The High Price of Living Life in a Hurry

The High Price of Living Life in a Hurry May 21, 2019


It only lasted a moment but what a moment.

And how near I came to missing it.


Seven a.m. is rush hour in my kitchen on a weekday morning. Perhaps it’s the same in your home?

It is not the hour for stopping to smell the roses. I’ve learned–through trial and error–that it isn’t even the time for a bit of devotional reading or prayer with my kids. We save that for the dinner table.

It is the hour for breakfast (thanks to my husband we do manage eggs and pancakes more often than cereal). It is the hour for mini-meltdowns (none of my clothes are clean! I can’t find my shoes! I forgot my homework!). It is the hour for gritting my teeth and holding on to my patience with a white-knuckled grip of the mind.

Though I prefer to live life at a sedate and comfortable pace, seven a.m. on a Tuesday isn’t an hour I can control. It is lived at top speed or not lived at all (and, yes, I do sometimes linger in my bedroom and leave the rest of the family on their own with the morning madness).

But what if our harvest of glory arrives without warning at seven a.m. on a Tuesday?

What then?


It only lasted a moment. Whirling from coffee pot to refrigerator, I saw it. I saw how the rising sun sent a beam of light straight through the eastern kitchen window. The peonies on the table were suddenly lit up as if some inner light bulb had switched on.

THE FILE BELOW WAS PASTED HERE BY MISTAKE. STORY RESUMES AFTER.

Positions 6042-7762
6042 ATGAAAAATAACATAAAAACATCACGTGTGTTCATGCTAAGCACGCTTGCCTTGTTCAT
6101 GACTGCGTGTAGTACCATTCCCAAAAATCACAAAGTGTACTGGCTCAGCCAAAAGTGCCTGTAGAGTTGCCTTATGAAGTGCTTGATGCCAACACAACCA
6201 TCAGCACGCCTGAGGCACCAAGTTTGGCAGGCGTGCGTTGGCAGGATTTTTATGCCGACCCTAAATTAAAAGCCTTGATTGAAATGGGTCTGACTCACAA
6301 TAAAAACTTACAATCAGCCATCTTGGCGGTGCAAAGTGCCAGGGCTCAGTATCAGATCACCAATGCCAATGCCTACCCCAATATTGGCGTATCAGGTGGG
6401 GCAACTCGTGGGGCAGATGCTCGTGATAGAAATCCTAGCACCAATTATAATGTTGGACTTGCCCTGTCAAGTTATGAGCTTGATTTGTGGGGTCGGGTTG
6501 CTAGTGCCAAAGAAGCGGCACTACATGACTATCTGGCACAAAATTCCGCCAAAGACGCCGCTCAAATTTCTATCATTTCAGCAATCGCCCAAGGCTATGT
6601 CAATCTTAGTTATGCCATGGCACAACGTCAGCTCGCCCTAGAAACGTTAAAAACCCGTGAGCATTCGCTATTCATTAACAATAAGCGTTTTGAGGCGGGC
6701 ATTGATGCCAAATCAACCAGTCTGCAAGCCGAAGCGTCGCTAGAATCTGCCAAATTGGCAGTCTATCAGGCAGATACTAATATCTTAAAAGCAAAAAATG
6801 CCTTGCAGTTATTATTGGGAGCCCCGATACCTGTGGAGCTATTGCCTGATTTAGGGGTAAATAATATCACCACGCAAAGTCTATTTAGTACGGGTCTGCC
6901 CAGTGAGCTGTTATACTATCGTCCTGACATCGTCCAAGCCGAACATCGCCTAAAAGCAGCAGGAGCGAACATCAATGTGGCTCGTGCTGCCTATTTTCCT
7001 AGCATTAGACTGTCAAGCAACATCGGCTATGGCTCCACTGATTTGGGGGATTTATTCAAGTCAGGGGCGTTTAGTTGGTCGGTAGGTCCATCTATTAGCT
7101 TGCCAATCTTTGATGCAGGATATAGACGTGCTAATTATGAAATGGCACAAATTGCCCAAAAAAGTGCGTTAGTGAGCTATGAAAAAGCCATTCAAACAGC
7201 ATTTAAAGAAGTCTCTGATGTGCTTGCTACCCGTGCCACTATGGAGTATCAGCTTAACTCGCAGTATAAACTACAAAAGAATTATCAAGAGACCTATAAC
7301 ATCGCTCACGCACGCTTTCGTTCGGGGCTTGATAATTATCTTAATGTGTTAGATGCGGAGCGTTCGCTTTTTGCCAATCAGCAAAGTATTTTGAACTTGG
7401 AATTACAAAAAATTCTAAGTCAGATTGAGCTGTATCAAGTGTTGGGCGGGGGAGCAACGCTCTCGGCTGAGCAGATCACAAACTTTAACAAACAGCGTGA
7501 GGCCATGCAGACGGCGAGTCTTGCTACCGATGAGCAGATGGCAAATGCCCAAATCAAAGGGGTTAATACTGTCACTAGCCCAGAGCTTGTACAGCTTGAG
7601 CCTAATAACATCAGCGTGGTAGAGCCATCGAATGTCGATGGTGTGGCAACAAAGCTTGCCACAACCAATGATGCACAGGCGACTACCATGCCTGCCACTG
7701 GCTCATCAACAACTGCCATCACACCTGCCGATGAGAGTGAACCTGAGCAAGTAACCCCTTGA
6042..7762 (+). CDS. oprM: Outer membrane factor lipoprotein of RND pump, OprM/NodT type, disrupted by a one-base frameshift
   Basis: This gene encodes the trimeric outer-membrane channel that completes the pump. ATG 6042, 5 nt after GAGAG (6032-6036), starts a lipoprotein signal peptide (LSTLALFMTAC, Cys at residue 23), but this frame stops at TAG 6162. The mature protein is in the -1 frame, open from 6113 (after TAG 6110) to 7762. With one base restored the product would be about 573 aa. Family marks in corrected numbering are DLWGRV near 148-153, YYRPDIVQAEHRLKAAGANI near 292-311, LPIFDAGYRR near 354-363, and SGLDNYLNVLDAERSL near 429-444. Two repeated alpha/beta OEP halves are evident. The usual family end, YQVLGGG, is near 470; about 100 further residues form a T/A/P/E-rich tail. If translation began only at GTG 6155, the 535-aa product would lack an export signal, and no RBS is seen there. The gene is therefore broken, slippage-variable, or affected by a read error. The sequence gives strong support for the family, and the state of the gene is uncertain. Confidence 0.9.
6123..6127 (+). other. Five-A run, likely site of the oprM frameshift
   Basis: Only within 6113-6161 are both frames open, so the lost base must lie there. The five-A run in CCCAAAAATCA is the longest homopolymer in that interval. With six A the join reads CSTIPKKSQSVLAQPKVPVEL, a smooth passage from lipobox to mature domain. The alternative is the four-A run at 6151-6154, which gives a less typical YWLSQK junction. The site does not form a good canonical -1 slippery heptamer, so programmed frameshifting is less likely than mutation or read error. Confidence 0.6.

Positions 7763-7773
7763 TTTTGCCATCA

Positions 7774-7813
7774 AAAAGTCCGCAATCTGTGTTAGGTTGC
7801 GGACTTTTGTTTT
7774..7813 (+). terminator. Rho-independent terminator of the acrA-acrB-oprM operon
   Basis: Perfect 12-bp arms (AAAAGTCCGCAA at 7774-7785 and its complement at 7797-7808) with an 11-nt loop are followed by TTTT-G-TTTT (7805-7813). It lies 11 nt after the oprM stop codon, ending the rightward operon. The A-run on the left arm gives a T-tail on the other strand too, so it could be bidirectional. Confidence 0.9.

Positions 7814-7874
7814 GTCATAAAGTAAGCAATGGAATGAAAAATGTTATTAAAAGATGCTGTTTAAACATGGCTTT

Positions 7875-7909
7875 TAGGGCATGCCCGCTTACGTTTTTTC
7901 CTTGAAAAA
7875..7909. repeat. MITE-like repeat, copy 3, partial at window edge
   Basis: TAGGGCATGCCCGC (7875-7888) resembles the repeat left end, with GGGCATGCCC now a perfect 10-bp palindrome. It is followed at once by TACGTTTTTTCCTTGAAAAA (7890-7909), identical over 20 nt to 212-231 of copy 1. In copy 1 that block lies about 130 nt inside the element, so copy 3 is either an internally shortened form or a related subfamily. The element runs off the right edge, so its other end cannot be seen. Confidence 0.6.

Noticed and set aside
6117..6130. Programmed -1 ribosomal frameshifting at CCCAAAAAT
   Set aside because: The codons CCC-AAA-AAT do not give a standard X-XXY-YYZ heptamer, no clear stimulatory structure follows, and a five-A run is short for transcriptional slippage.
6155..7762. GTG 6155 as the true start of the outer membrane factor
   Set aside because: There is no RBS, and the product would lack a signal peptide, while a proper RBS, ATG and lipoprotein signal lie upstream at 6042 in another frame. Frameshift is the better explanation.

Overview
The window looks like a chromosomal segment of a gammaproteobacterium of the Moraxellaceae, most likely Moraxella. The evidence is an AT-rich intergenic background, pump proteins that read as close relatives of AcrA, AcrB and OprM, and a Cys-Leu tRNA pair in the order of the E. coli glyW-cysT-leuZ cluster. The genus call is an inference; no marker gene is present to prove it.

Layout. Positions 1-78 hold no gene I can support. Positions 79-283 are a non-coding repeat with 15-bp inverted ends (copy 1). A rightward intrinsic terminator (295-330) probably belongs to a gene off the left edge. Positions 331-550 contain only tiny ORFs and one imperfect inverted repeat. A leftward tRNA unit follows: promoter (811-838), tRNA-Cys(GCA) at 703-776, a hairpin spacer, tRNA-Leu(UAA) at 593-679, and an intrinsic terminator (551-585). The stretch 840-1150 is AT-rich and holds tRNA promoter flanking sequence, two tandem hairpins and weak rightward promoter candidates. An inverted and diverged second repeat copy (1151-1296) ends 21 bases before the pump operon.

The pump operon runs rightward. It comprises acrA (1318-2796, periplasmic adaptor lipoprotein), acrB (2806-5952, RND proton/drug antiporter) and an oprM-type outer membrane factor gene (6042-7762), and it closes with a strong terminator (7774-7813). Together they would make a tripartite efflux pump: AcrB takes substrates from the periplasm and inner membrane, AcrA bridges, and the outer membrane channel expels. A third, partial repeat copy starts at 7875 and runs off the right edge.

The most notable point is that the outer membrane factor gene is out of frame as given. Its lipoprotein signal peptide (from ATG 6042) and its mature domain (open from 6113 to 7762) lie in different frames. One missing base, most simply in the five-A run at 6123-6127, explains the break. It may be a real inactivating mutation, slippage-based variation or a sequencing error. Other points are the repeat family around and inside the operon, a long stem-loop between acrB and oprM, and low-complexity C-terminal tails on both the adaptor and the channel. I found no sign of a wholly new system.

One second nothing.

The next a burning bush.


In the thirty-third chapter of Deuteronomy Moses blesses the wandering tribes. Joseph’s blessing is a harvest blessing:

May the Lord bless his land with the precious dew from heaven above and with the deep waters that lie below; with the best the sun brings forth and the finest the moon can yield; with the choicest gifts of the ancient mountains and the fruitfulness of the everlasting hills; with the best gifts of the earth and its fullness and the favor of him who dwelt in the burning bush.

I have written all these many months–through winter and spring and almost into summer–of how to cultivate glory in the ordinary soil of an ordinary life.

But this harvest of glory is never predictable. I cannot consult some seasonal time table in a farmer’s almanac. If I prepare, it is only as one prepares for astonishment and surprise.

How I long for the gifts Moses sings about in this blessing. How I long to see the favor “of him who dwelt in the burning bush.”

But what if the burning bush alights on my kitchen table at seven a.m. on a Tuesday morning?

Will I rush on by?

Or will I stop? Will I pay attention?

Will I say, as Moses himself once said, “I will go over and see this strange sight.”


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